Brantley, who according to his mom had never actually seen snow, was blown away by the experience.

"Well, I had to build a snowman because snowmen are my favorite," Brantley said in an interview with Summit Daily. "All of it was my favorite part."

This is just one example of the more than 330,000 wishes the nonprofit Make-A-Wish have fulfilled to bring joy to children fighting critical illnesses since its founding 40 years ago. Even though many of the children that Make-A-Wish grants wishes for manage or overcome their illnesses, they often face months, if not years of doctor's visits, hospital stays and uncomfortable treatments. The nonprofit helps these children and their families replace fear with confidence, sadness with joy and anxiety with hope.

It's hardly an outlandish notion — research shows that a wish come true can help increase these children's resiliency and improve their quality of life. Brantley is a prime example.

"This couldn't have come at a better time because we see all the hardships that we went through last year," Brantley's mom Brandi told Summit Daily.

Brantley playing with snowballs

Now more than ever, kids with critical illnesses need hope. Since they're particularly vulnerable to disease, they and their families have had to isolate even more during the pandemic and avoid the people they love most and many of the activities that recharge them. That's why Make-A-Wish is doing everything it can to fulfill wishes in spite of the unprecedented obstacles.

That's where you come in. Macy's has raised over $132 million for Make-A-Wish, and helped grant more than 15,500 wishes since their partnership began in 2003, but they couldn't have done that without the support of everyday people. The crux of that support comes from Macy's Believe Campaign — the longstanding holiday fundraising effort where for every letter to Santa that's written online at Macys.com or dropped off safely at the red Believe mailbox at their stores, Macy's will donate $1 to Make-A-Wish, up to $1 million. New this year, National Believe Day will be expanded to National Believe Week and will provide customers the opportunity to double their donations ($2 per letter, up to an additional $1 million) for a full week from Sunday, Nov. 29 through Saturday, Dec. 5.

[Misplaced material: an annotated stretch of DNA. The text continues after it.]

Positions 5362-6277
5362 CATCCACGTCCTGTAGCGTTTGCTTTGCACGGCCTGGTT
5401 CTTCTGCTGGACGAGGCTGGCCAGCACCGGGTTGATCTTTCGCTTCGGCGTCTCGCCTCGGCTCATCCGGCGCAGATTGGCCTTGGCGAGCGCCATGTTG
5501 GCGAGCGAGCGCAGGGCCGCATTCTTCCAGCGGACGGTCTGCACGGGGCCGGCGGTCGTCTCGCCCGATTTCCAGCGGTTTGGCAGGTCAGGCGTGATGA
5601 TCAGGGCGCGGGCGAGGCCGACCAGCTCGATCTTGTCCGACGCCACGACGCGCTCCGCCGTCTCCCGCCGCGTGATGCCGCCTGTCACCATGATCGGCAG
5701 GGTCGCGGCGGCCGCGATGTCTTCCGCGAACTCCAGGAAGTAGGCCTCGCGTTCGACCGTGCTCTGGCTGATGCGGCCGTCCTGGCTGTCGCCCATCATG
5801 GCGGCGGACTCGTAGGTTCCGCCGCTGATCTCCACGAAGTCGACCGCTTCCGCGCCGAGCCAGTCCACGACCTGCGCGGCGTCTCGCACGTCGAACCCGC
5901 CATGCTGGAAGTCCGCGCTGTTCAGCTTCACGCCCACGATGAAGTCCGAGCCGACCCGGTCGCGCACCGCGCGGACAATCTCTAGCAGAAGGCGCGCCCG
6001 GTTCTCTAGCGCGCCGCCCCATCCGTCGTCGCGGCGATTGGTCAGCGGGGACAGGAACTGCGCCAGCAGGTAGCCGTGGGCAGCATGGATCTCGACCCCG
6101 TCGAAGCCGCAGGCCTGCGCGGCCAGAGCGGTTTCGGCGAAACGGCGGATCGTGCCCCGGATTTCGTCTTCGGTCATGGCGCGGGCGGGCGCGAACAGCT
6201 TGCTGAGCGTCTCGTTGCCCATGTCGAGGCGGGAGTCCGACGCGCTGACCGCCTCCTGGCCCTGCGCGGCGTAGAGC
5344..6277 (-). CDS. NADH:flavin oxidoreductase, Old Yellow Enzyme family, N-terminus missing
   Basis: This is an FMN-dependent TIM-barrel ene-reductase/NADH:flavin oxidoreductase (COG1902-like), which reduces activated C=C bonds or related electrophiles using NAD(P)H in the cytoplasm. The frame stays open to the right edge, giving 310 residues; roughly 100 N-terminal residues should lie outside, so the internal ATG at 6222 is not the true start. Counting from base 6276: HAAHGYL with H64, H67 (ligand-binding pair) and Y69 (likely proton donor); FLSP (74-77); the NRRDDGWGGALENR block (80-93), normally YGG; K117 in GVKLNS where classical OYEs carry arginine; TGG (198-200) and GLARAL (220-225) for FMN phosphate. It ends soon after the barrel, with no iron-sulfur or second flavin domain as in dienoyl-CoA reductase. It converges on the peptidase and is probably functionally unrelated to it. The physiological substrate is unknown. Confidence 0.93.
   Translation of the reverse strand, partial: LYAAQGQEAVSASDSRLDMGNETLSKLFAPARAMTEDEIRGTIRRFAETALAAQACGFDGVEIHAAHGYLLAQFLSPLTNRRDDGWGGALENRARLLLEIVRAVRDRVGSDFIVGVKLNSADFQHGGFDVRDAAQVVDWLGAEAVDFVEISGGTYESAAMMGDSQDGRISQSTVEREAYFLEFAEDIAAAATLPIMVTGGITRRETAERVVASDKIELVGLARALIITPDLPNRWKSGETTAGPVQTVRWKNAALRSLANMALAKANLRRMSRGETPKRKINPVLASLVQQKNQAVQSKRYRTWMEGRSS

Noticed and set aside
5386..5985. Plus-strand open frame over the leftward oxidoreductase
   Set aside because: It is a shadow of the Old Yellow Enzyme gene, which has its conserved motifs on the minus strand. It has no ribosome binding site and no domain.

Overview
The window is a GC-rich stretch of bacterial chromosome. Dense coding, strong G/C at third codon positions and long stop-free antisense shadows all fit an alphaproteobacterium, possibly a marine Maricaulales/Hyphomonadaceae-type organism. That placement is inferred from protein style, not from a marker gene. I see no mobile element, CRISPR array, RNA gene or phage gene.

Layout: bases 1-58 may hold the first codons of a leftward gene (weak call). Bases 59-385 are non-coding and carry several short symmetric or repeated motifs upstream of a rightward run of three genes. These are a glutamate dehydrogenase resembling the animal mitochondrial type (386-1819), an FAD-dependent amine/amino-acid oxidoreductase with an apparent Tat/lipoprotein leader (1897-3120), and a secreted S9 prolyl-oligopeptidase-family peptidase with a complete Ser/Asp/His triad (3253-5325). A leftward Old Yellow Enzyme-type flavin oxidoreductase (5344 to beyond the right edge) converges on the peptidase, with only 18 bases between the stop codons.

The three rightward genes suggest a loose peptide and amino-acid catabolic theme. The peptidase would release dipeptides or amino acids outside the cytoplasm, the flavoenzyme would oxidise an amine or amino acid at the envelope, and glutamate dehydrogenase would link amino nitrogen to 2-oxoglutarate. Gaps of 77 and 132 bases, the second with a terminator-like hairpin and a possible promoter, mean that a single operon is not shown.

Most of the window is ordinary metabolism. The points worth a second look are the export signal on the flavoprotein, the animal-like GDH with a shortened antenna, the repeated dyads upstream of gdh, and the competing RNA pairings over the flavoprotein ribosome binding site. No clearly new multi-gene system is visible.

There are more ways to support Make-A-Wish besides letter-writing too. If you purchase a $4 Believe bracelet, $2 of each bracelet will be donated to Make-A-Wish through Dec. 31. And for families who are all about the holiday PJs, on Giving Tuesday (Dec. 1), 20 percent of the purchase price of select family pajamas will benefit Make-A-Wish.

Elizabeth living out her wish of being a fashion designer

Additionally, this year's campaign features 6-year-old Elizabeth, a Make-A-Wish child diagnosed with leukemia, whose wish to design a dress recently came true. Thanks to the style experts at Macy's Fashion Office and I.N.C. International Concepts, only at Macy's, Elizabeth had the opportunity to design a colorful floral maxi dress. Elizabeth's exclusive design is now available online at Macys.com and in select Macy's stores. In the spirit of giving back this holiday season, 20 percent of the purchase price of Elizabeth's dress (through Dec. 31) will benefit Make-A-Wish.You can also donate directly to Make-A-Wish via Macy's website.

This holiday season may be a tough one this year, but you can bring joy to children fighting critical illnesses by delivering hope for their wishes to come true.

When I interviewed 91-year-old Holocaust survivor Ben Lesser a few months ago, I was blown away by his story. I also felt dismayed hearing him explain how Holocaust education is sorely lacking in so many places. Right around the time of our interview, a report came out that our younger generations have a shockingly woeful understanding of the Holocaust. Nearly two-thirds of Millennials and Gen Z participants in a 50-state survey didn't know that 6 million Jews were killed by the Nazis. Nearly half couldn't name a single concentration camp.